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While France is starting a campaign for a third dose of vaccine against Covid-19 in nursing homes, some countries have already generalized this recall to the entire population in order to fight against the new variants. A policy that divides in the current health context, while large disparities in access to the vaccine persist across the world.
A new vaccination campaign began in France, Monday, September 13, in residential establishments for the elderly, as the country is going through a fourth wave of the Covid-19 epidemic. Faced with the progression of the Delta variant, both more contagious and more resistant to the vaccine, the High Authority of Health (HAS) had recommended, in its report of August 24, a vaccination booster for fragile people, as well as those over 60 years from mid-September.
If the government has not yet given any indication on a possible generalization of this third dose to the entire population, other countries such as Israel or Hungary have already taken the plunge, sparking lively debates then. that access to the vaccine remains very unequal across the world.
Since the discovery of the initial strain of Sars-CoV-2 in December 2019 in the city of Wuhan, several thousand Covid-19 mutations have been spotted by scientists around the world. If the overwhelming majority of these variants do not present any particular difficulties, certain mutations oppose a form of resistance to vaccines against the disease. This is the case of the Delta variant, known as “Indian”, which is now the majority in France.
“When we catch Covid-19 or get vaccinated, we develop antibodies against the disease. This protection lasts a few months then gradually decreases. The third dose increases the dose of antibodies and therefore increases the level of protection “, explains Professor Jean-Daniel Lelièvre, head of the immunology and infectious diseases department at Henri-Mondor hospital in Créteil. “This reminder is all the more important in the face of forms of the variant like Delta which are particularly contagious. The difficulty is knowing which audience to give it to and when so that it is most effective.”
At the end of August, Israel launched a large third-dose vaccination campaign, open to all citizens aged 12 and over. The country which had, in July, allowed over 60 years to receive the booster, has since administered a third dose of vaccine to several thousand of its citizens. If the United States is preparing to launch a similar campaign, open to all adults from September 20, the subject arouses more reluctance on the old continent. The European Medicines Agency (EMA), which is currently studying this possibility, has not yet given its opinion, but has indicated that a recall for the general population is not an emergency at present.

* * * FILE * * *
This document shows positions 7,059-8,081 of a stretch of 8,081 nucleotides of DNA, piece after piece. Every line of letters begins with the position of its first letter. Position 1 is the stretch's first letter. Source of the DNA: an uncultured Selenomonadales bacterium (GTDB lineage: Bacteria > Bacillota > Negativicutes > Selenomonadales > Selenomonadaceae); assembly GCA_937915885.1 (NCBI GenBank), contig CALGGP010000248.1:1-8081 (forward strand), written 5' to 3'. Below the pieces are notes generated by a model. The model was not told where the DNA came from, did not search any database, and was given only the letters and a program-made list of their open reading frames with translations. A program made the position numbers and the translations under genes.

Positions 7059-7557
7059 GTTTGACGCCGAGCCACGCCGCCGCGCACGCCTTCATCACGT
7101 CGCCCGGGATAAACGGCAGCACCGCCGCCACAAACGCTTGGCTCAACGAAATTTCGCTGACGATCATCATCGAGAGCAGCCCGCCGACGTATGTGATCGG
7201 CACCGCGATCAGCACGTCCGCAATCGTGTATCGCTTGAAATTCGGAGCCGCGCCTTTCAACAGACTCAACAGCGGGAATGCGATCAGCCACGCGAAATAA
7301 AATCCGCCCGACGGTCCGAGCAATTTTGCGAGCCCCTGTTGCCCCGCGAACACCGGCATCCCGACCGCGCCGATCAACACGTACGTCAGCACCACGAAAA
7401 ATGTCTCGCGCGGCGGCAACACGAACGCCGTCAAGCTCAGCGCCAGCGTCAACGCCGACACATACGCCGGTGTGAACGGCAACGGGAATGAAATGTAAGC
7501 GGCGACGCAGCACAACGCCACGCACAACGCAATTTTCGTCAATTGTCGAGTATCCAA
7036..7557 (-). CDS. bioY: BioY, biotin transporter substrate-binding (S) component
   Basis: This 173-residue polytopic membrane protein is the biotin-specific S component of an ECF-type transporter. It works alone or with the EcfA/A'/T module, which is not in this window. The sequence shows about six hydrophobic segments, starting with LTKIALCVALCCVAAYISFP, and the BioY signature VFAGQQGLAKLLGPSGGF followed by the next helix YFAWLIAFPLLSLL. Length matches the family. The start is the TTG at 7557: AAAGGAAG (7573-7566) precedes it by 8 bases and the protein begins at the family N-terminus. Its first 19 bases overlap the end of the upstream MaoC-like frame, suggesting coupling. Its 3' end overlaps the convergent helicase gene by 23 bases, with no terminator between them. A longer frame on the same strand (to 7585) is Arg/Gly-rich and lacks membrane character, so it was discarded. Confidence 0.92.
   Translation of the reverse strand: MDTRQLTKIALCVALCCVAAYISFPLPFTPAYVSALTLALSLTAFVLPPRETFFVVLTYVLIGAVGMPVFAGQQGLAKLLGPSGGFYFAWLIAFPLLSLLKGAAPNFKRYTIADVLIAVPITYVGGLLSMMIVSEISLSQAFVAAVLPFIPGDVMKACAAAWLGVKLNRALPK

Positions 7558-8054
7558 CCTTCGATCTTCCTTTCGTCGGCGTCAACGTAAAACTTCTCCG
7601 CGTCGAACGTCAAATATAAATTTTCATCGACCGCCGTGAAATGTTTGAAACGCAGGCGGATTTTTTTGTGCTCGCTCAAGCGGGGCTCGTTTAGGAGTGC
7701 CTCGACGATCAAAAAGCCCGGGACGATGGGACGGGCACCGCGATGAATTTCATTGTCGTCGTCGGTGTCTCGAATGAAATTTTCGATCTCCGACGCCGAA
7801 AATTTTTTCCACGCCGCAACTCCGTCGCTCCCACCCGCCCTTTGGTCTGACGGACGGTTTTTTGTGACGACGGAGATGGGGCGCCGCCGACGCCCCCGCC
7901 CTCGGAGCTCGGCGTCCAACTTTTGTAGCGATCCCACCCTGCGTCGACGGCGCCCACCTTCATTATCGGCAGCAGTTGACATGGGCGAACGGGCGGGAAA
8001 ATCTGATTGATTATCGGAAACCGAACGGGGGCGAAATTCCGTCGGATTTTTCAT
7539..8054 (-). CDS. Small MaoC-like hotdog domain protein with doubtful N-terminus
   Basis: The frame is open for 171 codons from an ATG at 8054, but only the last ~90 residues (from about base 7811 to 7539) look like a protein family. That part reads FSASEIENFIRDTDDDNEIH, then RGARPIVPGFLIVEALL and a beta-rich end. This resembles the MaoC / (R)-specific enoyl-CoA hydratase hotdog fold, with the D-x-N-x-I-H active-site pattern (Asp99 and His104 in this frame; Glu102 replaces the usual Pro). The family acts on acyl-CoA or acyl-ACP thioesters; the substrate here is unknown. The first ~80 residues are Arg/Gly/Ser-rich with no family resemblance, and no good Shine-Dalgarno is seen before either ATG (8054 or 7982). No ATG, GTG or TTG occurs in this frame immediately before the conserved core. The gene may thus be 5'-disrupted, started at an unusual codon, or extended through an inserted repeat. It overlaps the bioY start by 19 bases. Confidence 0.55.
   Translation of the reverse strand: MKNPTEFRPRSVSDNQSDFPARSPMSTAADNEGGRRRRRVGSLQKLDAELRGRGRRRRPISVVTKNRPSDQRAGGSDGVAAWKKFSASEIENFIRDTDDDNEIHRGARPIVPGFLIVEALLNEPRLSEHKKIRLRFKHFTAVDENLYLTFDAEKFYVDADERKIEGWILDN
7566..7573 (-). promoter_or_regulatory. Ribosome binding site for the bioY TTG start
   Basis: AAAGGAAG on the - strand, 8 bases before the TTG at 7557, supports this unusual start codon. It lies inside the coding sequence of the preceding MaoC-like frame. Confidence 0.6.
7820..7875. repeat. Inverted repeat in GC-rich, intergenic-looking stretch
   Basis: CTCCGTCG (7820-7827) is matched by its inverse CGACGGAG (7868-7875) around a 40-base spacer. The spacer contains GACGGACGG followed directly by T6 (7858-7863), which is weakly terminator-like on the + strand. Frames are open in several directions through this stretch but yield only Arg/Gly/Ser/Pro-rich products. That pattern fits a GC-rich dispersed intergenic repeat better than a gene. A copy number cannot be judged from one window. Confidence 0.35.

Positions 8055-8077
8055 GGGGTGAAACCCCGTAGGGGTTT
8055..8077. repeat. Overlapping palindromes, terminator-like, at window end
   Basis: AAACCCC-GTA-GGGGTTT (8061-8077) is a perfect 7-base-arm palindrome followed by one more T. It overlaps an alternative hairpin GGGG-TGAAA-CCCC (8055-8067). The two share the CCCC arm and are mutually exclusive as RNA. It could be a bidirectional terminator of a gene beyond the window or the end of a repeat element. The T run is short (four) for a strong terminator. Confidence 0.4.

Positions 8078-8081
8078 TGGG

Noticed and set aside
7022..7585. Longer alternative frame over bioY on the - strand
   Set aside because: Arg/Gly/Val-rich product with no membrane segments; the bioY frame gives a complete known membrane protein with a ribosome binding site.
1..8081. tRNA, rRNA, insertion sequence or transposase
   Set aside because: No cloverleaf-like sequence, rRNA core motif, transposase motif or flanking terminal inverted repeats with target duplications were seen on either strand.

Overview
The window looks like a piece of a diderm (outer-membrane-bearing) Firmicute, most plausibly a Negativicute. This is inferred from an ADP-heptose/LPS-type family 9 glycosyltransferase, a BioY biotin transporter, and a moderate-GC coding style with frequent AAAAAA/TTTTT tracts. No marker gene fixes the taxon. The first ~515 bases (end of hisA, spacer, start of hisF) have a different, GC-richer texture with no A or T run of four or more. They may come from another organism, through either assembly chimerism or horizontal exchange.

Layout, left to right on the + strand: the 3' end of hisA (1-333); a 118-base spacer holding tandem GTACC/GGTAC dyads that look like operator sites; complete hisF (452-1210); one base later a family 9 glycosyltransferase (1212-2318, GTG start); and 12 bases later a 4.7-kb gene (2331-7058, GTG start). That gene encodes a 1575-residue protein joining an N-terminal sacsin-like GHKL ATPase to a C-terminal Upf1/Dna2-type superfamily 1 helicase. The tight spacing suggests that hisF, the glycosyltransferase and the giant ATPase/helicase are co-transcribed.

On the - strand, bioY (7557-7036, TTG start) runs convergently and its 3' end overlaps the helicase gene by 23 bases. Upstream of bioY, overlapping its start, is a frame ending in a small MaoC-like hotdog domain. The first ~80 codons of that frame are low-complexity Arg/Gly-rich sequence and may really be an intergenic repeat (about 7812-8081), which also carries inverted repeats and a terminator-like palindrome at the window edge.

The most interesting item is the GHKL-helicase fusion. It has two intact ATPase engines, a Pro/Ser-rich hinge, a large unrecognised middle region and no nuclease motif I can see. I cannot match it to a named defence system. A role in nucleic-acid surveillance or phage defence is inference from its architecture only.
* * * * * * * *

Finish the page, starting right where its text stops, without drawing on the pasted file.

“In vaccinated subjects, the minimum duration of immunity is now evaluated at around six months”, explains Gérard Dubois, professor of public health and member of the Academy of Medicine, “We also know that once past This period, the elderly lose these antibodies more quickly, they must therefore be revaccinated as a priority. For younger people without co-morbidities, the urgency is not the same and there is debate. “
At the end of August, the European Commission had specified that in the absence of a decision, the administration of the third dose would come under “the responsibility of the States”. If several countries including France, Germany, Sweden or even Austria, now wish to vaccinate their population at risk with a third dose, Hungary is the only country in the bloc to have opened the booster vaccination campaign to the general population.
- A purely national question ?
In addition to the debate on the relevance of the booster campaign, the administration of the third dose raises ethical questions, while strong inequalities in access to the vaccine persist across the world. On the African continent in particular, the level of vaccination of populations remains very low: only 3% of people have completed their vaccination course. A delay due in particular to the slowness of the Covax program, set up to facilitate access to vaccines for developing countries. According to the WHO, a total of 165 million doses have so far been delivered to the continent, for a population of approximately 1.38 billion.
“At the level of a country, it is conceivable that the health authorities offer a third dose to the populations most at risk to avoid hospital overflow. On the other hand, vaccinating a whole population with a third dose while entire countries do not ‘not having access to the first is clearly not a wise health strategy, “said Jean-Daniel Lelièvre.
“Who says pandemic says global strategy, and a strictly national health policy cannot defeat the virus”, emphasizes Gérard Dubois. “However, it is true that the hospital, medical and economic implications are such that leaders are obliged to do everything possible to protect their populations. This is all the more the case since many of them have been very criticized for their lack of anticipation in this crisis. Today the question of the third dose is a very difficult political calculation. “
In early August, the World Health Organization (WHO) called for a moratorium on the use of third doses until the end of September to reduce the abysmal gap in access to the vaccine between rich and poor countries. A month later, its chief executive, Tedros Adhanom Ghebreyesus, rants: “I will not remain silent when the companies and countries that control the global vaccine supply think that the world’s poor must be content with the leftovers.” US President Joe Biden prefers to focus on the 114 million doses sent to developing countries, making the United States the world’s largest donor of Covid-19 vaccines.